Recurrent Glomerular Diseases in Renal Transplantation with Focus on Role of Electron Microscopy
<b><i>Background:</i></b> The common causes of renal transplant complications include active or chronic rejection process, infections, and toxicity but also recurrent or de novo diseases, which play an important role in affecting long-term graft function or graft loss. <b><i>Summary:</i></b> Recurrent disease in renal transplantation is defined as recurrence of the original kidney disease leading to end-stage kidney disease. They comprise a heterogeneous group of predominantly glomerular and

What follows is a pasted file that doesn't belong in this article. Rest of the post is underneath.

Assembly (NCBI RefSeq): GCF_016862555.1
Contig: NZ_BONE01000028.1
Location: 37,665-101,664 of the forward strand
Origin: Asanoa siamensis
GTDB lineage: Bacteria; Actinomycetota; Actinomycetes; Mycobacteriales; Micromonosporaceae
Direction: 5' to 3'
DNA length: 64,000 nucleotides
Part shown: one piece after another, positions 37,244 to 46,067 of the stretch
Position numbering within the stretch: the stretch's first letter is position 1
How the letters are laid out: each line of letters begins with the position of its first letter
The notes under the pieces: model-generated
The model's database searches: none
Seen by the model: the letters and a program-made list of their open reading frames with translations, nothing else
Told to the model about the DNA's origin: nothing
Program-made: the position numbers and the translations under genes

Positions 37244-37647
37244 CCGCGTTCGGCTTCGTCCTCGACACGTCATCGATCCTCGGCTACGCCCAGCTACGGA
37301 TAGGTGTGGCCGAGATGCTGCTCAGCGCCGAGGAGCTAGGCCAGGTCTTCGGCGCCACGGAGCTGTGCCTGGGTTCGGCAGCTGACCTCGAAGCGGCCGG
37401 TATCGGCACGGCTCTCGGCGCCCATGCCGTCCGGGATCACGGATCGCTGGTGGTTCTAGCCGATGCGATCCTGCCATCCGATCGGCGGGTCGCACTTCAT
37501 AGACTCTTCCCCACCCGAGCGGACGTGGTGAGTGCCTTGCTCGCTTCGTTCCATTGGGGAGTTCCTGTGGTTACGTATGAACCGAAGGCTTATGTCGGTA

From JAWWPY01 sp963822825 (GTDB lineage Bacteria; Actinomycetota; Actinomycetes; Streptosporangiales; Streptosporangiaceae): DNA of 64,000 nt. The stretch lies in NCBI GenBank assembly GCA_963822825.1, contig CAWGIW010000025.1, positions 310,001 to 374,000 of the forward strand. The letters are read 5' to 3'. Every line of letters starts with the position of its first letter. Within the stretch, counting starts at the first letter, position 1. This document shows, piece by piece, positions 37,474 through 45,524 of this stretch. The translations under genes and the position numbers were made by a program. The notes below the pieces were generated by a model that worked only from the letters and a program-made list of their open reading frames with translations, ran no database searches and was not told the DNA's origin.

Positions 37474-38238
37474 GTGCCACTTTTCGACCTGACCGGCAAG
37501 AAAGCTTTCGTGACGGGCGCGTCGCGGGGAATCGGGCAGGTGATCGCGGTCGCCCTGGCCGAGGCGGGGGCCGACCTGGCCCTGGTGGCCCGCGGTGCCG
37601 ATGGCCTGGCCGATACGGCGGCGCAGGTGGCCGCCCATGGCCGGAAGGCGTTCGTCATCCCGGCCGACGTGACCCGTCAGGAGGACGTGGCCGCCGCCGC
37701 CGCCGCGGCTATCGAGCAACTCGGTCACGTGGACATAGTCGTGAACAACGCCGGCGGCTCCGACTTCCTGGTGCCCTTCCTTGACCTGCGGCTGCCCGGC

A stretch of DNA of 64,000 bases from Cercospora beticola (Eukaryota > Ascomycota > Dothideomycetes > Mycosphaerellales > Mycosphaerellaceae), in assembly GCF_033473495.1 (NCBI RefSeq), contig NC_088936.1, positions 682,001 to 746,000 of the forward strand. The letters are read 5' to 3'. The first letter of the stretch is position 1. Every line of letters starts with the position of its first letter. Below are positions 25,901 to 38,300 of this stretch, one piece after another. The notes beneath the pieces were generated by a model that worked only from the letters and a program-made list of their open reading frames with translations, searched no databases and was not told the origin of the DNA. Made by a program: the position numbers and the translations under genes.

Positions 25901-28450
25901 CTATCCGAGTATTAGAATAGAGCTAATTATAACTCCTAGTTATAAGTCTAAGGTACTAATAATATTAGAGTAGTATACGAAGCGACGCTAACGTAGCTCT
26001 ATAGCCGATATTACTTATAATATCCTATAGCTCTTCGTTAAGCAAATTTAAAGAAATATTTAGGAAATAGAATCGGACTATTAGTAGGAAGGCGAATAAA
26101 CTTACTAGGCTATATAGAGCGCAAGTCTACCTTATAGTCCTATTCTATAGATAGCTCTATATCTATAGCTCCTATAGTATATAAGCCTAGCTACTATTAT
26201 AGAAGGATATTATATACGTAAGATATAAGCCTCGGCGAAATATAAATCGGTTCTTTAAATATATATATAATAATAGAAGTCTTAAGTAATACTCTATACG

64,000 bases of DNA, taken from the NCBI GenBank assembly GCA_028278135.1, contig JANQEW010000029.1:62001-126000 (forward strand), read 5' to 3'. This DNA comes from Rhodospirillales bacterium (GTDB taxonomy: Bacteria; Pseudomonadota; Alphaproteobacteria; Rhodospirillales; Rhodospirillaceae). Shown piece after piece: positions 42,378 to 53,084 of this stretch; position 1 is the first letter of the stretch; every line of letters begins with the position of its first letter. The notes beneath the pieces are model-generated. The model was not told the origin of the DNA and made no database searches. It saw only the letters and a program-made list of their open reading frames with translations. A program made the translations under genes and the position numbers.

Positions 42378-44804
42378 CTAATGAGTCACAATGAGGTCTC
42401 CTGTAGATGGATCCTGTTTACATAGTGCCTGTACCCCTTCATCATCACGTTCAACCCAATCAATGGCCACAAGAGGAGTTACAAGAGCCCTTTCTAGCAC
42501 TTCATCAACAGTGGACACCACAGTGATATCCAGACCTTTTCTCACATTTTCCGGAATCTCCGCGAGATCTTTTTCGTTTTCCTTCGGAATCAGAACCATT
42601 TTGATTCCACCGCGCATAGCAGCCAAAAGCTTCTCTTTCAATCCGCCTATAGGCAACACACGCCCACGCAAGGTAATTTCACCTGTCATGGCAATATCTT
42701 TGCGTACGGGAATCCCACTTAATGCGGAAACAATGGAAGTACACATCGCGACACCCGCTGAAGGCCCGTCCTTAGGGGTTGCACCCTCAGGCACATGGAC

... e tubulointerstitial and vascular lesions, which include primary kidney diseases (e.g., focal segmental glomerulosclerosis, membranous glomerulonephritis, and IgA nephropathy) or those secondary to systemic autoimmune, metabolic, and infectious processes that can range from subclinical to clinically overt acute, subacute, or chronic clinical presentations. In addition to the knowledge of prior renal disease and routine/periodic serum and urine testing for kidney function, a complete transplant renal biopsy examination is essential in the identification and differentiation of these diseases. The time of onset and severity of these diseases depend on the underlying etiopathogenetic mechanisms and the varied rates of recurrence in the early or late posttransplant period, often being modified by the current immunosuppressive protocols and other donor and recipient predisposing characteristics. <b><i>Key Messages:</i></b> Transplant kidney biopsy findings provide diagnostic accuracy and prognostic information regarding the potential for reversibility along with detection of unsuspected or clinically symptomatic recurrent diseases, with any concomitant rejection process or toxicity, for appropriate therapeutic decision-making. Routine electron microscopy in transplant kidney biopsies is a valuable tool in recognizing fully developed or early/subtle features of evolving recurrent diseases, often during the subclinical phases, in for cause or surveillance allograft biopsies.